At any rate, I love rockumentaries, as indicated by my last post, so when I saw a movie being released on the Velvet Underground, I figured, why not? I prepared by listening to their self-titled debut (as indicated by the banana up top), and kinda dug their psychedelic vibe that was indicative of the late 60s/early 70s. The interview with Sterling Morrison indicated that he was one of the main facilitators behind the sound of one note extending for several beats, which was a feature of psychedelic rock (hear the extended G on Donovan’s “Hurdy Gurdy Man” for an example).
After a morning conversing with fellow aces and aros at a Meetup and a short hike at Rock Creek Park, I returned to E Street Cinema and was, once again, delighted to find mostly solo theatergoers, along with two couples in the theater. This is my element.
I didn’t know much about the Velvet Underground, but I learned they were managed by avant-garde artist Andy Warhol (who I’ll always associate with Crispin Glover’s portrayal of him in The Doors) and were intertwined with his films that often utilized their music. We were treated to a bunch of shots of 1970s New York City, which always has character for me, along with some of their performances, most notably at the Boston Tea Party (I would have loved to hit a show there back in the day).. I learned some other interesting things about the artists, such as Lou Reed growing up in the suburban landscape of Freeport, Long Island, him breaking his hand before a performance and being told by a manager to play anyway because his guitar would sound “just as shitty” as with a functioning hand. They also hated that “flower power garbage” that came from the 60s hippies. “Handing out a flower’s not gonna stop some bozo that wants to shoot you,” is what one band member said.
During the film, I got to hear some of the songs I’d been prepping with: “Run Run Run,” “Heroin,” “Rock and Roll,” “Sweet Jane,” “Sunday Morning” (which was in my head as I woke up this morning), and many others. The movie closed with Lou Reed giving an acoustic performance.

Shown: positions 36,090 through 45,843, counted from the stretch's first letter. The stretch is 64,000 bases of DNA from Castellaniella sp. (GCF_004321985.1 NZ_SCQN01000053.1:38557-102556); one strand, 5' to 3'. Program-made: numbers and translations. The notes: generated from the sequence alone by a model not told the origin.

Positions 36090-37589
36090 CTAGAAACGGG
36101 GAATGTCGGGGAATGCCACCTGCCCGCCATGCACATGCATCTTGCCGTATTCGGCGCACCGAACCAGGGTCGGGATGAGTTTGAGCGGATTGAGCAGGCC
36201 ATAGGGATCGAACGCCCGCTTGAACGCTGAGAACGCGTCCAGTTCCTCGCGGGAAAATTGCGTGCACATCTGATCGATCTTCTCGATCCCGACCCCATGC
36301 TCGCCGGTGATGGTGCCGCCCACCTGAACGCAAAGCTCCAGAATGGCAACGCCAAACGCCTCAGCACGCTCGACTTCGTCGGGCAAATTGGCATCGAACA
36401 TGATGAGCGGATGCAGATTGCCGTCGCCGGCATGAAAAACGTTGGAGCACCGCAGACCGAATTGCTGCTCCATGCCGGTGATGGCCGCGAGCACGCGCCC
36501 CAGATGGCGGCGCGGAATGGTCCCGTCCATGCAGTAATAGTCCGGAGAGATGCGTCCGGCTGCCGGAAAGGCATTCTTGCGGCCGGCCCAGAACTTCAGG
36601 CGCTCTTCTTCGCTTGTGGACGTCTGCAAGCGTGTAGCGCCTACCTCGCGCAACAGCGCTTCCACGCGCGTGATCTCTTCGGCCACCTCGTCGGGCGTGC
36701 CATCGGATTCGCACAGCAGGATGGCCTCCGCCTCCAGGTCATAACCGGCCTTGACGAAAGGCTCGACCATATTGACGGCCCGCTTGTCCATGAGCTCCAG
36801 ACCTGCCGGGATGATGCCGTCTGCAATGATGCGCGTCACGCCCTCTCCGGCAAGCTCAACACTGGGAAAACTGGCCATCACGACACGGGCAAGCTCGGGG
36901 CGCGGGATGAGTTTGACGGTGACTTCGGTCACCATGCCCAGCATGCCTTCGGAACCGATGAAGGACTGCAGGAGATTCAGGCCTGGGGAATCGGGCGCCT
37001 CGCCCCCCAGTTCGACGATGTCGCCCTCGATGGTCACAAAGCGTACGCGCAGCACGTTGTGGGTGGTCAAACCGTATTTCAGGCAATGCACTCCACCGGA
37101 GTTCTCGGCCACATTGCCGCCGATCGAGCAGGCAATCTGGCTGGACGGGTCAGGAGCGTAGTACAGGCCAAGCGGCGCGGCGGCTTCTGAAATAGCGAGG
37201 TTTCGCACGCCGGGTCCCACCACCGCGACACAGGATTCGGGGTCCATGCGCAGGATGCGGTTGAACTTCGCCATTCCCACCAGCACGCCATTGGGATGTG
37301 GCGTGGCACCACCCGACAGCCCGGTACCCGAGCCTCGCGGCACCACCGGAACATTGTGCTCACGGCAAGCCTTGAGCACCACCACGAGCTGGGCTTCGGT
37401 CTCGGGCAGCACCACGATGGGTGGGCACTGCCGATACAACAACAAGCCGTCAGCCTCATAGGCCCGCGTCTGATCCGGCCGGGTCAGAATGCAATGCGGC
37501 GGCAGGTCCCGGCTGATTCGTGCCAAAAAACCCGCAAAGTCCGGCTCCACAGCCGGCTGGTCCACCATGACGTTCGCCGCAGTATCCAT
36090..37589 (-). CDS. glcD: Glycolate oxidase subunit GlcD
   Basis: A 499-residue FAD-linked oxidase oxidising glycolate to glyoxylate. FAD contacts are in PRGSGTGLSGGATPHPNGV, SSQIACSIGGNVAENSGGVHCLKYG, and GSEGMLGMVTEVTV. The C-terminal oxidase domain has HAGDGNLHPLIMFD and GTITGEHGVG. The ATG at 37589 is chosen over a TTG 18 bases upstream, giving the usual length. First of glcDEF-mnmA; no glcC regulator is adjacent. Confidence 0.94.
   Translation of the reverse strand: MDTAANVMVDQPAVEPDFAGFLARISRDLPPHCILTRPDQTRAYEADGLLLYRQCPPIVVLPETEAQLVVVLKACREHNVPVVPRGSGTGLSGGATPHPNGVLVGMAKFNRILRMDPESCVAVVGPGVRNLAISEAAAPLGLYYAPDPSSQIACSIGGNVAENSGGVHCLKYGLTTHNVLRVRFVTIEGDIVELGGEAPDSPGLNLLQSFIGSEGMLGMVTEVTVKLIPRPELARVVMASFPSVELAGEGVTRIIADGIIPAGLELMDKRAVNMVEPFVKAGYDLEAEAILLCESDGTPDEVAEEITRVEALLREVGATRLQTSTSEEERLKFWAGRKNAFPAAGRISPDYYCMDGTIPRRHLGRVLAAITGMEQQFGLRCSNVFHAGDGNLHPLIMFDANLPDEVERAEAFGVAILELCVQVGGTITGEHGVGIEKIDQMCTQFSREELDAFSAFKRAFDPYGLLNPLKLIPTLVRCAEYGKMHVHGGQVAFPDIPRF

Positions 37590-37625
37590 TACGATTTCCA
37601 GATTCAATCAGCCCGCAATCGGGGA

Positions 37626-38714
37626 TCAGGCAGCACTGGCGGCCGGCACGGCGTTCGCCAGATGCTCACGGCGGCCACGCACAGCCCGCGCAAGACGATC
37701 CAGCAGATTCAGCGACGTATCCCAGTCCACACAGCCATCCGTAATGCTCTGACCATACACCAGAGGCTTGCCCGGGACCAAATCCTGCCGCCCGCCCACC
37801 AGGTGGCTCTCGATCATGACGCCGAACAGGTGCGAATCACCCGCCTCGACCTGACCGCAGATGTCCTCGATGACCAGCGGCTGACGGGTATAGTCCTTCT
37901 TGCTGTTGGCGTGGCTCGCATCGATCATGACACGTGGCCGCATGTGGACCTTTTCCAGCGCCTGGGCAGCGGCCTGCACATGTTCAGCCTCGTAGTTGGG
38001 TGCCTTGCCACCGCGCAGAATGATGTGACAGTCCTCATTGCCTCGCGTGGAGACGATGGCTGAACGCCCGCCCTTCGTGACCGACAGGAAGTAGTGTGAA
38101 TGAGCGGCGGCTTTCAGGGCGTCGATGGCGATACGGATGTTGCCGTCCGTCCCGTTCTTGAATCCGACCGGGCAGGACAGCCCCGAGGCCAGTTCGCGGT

All in all, I wouldn’t go out of my way to see a Velvet Underground tribute or spend money on them, but I gained a newfound appreciation and respect for their artistry or musicianship.
My weeknight routine usually consists of me eating dinner, watching TV, and reading, so I like the occasional break in it. I was stoked to see Somewhere You Feel Free. I always liked and respected Tom Petty, but was never a diehard. My first exposure to him was when he released his hit, “You Don’t Know How It Feels,” back in 1994. I was a sixteen-year-old metalhead; my gods were Megadeth, Iron Maiden, and White Zombie, and judging from that song, Tom Petty fell into the “wuss rock” category for me. Of course, I gained a little respect when I heard the rocking “You Wreck Me.” Over the years, as I became exposed, I started to like him, and I witnessed Widespread Panic perform some kickass covers of “You Wreck Me” and “Honey Bee.”
I got off at the Metro Center stop to try a pizza place called &pizza. As a New Yorker, I wasn’t expecting tip-top pizza, but I was disappointed. All crust, very little cheese and sauce, and what kind of pizzeria doesn’t sell diet soda? And why wouldn’t they have plasticware? Surely, when one orders a grilled chicken pizza, those chunks of chicken will fall, right? And the patron will want to scoop them up with a fork, or barring that, a spoon? Anyway, I’m glad I tried it, but not my cup of tea.